Update: 17.02.2011

Emergency aid in Switzerland: «Scared away, but still here»

At the beginning of February, Amnesty International Switzerland, the Swiss Refugee Council (SFH), «Solidarité sans frontières», and the Swiss Supervisory Board for Asylum and Aliens Law (Schweizerische Beobachtungsstelle für Asyl- und Ausländerrecht) launched their joint campaign «Emergency aid: a dead end for all» to sensitise the general public to social injustice in the emergency aid system.

Dead end for all

Those responsible for the campaign criticise that, although the Federal Constitution guarantees a humane life to all people in distress, it is exactly this emergency aid which systematically infringes the human dignity of the asylum seekers, because the aim of the emergency aid is to repatriate rejected applicants as quickly as possible. The fact that the people affected have to live off a maximum financial support of CHF 4.30 to 12.00 leads them into a deep social isolation.

Some of the applicants have to live under these conditions for months or even years since they can not or do not want to leave Switzerland, and so the emergency aid is a dead end for all. On the one hand, the applicants stand no chance of escaping the inhumane system, on the other hand the authorities fail in motivating rejected asylum seekers to leave the country. Instead high costs are generated at the expense of human rights. The joint campaign therefore urges the authorities not to further tighten their measures but to fundamentally reconsider and reassess the failed system in the emergency aid sector.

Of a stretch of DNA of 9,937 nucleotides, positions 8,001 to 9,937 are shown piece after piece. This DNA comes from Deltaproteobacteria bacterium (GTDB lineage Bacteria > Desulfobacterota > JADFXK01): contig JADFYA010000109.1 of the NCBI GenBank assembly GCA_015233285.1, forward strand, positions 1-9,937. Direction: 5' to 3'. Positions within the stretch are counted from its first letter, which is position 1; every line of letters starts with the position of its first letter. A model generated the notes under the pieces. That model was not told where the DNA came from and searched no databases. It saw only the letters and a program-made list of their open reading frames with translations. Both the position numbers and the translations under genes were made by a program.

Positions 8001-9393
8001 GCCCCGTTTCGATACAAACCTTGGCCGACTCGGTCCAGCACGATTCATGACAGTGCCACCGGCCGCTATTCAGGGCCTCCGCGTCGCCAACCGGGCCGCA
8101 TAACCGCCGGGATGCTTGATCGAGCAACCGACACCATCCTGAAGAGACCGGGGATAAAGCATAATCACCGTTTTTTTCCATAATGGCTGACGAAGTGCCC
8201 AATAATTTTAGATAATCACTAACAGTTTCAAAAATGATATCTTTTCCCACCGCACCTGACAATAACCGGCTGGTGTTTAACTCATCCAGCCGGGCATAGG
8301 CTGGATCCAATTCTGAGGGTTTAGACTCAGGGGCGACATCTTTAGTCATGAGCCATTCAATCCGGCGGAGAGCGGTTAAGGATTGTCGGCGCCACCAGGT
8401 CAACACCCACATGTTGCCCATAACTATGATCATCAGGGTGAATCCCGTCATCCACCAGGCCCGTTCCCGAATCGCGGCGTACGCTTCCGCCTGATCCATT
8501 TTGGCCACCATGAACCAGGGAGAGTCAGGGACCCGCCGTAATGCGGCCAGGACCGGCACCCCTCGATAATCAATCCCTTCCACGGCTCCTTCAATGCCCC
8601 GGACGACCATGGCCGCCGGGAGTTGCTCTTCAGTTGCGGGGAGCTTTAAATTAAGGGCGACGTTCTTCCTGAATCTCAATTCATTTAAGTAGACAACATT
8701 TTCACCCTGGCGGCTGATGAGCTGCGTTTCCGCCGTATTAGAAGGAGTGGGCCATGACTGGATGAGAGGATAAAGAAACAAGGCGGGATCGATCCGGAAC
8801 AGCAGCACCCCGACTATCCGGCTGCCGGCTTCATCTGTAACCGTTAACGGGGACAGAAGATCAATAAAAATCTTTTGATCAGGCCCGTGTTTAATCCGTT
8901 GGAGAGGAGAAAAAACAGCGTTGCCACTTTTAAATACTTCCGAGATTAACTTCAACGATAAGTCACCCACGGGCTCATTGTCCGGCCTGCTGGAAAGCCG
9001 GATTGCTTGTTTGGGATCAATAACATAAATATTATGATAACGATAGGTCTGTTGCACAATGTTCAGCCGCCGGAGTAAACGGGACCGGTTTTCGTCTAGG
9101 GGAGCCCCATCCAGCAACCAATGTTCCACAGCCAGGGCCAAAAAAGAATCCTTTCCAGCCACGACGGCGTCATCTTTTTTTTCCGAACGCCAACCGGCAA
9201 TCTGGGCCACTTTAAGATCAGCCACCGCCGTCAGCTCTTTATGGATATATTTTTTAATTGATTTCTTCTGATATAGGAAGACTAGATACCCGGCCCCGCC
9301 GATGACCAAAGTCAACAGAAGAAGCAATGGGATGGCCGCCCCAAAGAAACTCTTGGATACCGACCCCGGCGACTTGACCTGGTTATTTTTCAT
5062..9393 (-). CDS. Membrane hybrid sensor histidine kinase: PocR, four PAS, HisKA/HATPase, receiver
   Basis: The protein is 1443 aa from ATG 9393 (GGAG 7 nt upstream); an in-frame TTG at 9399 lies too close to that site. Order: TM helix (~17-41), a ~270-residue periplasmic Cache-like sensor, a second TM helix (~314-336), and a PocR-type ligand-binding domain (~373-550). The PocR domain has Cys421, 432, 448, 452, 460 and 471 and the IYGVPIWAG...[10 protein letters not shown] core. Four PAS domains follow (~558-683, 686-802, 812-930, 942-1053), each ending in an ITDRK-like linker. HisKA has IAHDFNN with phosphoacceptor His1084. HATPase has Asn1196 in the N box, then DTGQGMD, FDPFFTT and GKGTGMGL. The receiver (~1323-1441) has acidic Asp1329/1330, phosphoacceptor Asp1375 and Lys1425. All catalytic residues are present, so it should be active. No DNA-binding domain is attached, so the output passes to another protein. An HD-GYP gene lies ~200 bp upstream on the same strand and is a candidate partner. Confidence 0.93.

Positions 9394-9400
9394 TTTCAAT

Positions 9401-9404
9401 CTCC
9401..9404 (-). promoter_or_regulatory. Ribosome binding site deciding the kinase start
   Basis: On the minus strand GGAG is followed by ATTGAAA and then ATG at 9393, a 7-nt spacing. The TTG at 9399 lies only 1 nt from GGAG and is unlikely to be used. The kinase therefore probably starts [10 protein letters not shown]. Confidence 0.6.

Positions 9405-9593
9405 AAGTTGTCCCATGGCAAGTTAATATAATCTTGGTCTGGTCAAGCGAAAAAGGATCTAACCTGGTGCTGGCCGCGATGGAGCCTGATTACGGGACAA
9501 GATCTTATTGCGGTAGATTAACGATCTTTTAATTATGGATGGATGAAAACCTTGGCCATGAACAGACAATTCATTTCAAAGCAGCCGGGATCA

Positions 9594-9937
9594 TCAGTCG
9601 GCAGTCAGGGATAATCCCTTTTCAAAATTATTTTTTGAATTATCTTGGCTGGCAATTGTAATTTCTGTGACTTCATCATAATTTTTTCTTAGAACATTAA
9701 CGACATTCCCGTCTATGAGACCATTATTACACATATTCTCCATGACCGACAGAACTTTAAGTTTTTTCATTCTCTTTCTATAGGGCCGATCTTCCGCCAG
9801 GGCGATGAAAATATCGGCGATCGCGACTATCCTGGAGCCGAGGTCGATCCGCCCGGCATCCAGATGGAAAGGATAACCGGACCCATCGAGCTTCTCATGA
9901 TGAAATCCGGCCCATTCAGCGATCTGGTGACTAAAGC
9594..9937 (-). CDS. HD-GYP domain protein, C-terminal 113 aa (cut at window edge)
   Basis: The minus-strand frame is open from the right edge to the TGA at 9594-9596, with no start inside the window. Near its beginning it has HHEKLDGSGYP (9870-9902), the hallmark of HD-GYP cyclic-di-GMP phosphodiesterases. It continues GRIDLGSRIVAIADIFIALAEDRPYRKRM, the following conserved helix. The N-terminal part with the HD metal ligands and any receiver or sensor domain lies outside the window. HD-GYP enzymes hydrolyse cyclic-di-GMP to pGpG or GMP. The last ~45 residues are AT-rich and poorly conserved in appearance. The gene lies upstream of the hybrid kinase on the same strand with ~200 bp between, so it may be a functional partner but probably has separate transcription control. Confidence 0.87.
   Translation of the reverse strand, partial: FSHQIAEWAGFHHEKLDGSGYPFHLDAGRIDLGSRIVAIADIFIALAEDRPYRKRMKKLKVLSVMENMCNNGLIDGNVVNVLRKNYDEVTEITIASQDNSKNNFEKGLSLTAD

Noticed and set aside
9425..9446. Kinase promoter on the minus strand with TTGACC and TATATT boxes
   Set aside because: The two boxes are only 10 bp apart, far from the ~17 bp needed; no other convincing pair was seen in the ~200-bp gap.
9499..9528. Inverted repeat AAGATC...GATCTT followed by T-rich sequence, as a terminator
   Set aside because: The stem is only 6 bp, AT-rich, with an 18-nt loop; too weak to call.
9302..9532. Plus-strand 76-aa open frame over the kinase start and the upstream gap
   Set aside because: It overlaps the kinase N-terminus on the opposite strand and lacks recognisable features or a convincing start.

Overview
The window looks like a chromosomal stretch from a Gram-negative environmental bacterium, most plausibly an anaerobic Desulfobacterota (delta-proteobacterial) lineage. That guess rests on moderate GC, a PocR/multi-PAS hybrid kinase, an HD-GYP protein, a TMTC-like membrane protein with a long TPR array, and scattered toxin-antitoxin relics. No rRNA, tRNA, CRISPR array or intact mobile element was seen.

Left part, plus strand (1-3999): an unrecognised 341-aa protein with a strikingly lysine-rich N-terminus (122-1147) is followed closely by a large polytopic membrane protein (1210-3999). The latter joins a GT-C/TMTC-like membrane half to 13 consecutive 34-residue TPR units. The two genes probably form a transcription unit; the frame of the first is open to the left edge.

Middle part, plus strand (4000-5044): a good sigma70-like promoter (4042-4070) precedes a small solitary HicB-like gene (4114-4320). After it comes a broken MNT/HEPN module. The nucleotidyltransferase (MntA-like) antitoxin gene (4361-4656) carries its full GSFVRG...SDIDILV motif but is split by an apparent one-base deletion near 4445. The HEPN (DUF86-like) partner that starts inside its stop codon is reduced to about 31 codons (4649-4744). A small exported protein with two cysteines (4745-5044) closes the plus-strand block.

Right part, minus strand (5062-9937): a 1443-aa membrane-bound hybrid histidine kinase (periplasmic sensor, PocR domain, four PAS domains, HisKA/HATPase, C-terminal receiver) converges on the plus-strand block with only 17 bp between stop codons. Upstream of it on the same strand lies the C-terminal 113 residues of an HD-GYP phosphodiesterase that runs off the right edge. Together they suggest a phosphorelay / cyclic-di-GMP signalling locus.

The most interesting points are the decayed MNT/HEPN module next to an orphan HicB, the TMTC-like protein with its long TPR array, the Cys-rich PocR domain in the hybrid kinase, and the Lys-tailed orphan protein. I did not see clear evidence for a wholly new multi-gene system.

In an online petition within the framework of the campaign, the responsible Federal Councillor and cantonal authorities are invited to quickly take the necessary steps to these resolve these deficits.

Film on social reality

With the support of Solidarité sans frontières, the media collective «a-films» shot a 25-minute documentary on the life of three «sans-papiers» in Switzerland.

It shows an unflattering picture of the everyday reality under the emergency aid regime and underscores that the measures adopted therein have failed in discouraging potential applicants as well as in motivating rejected asylum seekers to leave the country. The prospective of a humiliating and inhumane life in Switzerland does not lead to an increased quota of persons returning to their countries of origin. Somehow, they live at the fringe of society as illegal alien in precarious living conditions. The fates of these three illustrate the hopeless situation of people living off emergency aid, and they show that the emergency aid situation in Switzerland considerably denies rejected applicants fundamental human rights.

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